"It may do for other countries and other governments to talk about the State supporting religion. Here, under our own free institutions, it is Religion which must support the State."

Principle No. 3—Knowledge of Civic Duties

     The American Constitution is based upon the premise that the citizens of America are informed participants in the process of self-government. It is impossible to govern a city, county, state or nation without understand the basic principles of representative government. Therefore, knowledge of civic duties is paramount in a free society. In order to govern and watch over those in government at all levels, the people must understand their State Constitutions, the Declaration of Independence, the U. S. Constitution and the Bill of Rights. They must understand the basic principles upon these document rest or they will be incapable of self-government. The founding fathers believed that a knowledge of American history, government, economics and the Christian religion was essential to maintaining the political, economic and religious liberties of the people.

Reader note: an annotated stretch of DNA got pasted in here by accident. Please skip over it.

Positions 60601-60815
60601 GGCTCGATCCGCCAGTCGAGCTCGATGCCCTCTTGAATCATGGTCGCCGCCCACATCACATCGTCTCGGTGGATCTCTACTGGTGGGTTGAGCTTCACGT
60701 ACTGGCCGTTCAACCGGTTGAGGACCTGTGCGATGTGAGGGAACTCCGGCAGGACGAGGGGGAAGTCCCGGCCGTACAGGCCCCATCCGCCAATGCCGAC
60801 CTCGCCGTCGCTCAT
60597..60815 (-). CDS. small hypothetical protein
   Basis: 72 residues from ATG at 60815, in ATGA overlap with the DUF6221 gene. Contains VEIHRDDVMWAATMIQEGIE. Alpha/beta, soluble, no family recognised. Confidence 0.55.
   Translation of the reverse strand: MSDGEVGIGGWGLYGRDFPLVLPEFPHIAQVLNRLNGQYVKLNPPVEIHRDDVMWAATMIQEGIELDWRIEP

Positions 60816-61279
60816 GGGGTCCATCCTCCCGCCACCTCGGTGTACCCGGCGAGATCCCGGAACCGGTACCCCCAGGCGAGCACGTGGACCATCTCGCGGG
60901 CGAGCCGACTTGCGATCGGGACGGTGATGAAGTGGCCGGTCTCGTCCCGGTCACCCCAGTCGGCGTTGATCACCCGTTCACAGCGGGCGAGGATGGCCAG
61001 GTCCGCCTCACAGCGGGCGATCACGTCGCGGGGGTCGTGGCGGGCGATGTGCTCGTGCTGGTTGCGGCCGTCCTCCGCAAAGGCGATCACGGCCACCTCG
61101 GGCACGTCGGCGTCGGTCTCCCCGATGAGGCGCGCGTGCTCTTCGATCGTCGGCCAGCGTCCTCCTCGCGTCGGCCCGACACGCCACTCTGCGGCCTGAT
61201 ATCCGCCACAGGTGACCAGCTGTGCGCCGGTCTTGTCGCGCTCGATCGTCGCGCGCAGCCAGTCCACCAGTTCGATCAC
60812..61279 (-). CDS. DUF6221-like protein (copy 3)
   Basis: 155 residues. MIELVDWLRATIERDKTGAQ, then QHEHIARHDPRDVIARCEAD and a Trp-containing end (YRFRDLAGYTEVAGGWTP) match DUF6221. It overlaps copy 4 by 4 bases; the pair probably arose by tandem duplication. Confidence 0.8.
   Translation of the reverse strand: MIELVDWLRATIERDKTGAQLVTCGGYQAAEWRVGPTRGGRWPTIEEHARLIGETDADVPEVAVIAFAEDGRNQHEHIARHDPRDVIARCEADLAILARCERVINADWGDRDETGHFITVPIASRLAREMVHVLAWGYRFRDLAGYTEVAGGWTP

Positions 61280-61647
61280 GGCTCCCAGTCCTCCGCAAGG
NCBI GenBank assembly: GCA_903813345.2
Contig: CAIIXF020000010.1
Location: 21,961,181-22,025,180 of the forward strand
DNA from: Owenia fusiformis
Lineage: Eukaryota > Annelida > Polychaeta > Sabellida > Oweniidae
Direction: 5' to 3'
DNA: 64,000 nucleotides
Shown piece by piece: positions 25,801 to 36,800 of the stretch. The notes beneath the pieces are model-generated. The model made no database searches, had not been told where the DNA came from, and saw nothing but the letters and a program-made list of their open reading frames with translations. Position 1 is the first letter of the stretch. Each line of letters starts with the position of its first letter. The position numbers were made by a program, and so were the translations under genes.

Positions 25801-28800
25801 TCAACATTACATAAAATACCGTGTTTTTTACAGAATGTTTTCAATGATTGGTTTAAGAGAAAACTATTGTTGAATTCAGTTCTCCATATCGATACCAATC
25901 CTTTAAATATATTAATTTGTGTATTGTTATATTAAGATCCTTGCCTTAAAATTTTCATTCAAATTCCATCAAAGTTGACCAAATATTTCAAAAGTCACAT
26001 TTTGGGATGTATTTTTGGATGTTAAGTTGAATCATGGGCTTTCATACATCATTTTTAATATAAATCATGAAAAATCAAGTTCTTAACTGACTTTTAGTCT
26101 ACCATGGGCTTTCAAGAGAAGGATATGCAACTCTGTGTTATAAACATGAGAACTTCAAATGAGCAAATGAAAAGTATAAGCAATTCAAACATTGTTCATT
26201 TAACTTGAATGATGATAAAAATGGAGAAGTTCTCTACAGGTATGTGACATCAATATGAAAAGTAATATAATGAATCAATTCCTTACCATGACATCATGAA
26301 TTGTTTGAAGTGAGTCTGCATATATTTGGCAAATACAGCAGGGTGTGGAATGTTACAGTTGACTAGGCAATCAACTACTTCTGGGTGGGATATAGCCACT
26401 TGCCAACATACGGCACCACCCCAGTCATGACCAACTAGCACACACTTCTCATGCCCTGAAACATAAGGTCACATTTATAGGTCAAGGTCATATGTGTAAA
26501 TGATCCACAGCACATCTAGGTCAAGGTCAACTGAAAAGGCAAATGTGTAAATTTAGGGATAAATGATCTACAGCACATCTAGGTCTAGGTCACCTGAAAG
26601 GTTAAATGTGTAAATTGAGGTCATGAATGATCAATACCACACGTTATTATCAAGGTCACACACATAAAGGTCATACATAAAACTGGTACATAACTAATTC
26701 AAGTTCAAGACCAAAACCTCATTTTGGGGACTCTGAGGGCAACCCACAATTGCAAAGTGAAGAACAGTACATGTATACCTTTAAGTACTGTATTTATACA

Thomas Jefferson, in the “Bill for the More General Diffusion of Knowledge for Virginia”, wrote that, “... experience has shown, that even under the best forms (of government), those entrusted with power, have, in time, and by slow operations, perverted it into tyranny; and it is believed that t he most effectual means of preventing this would be, to illuminate ... the minds of the people ... to give them knowledge of those facts, which history exhibiteth. History, by apprizing them of the past, will enable them to judge of the future ... it will qualify them as judges of the actions and designs of men; it will enable them to know ambition under every disguise it may assume; and knowing it, to defeat its views.” (David Stedman, Our Ageless Constitution, p. 31.)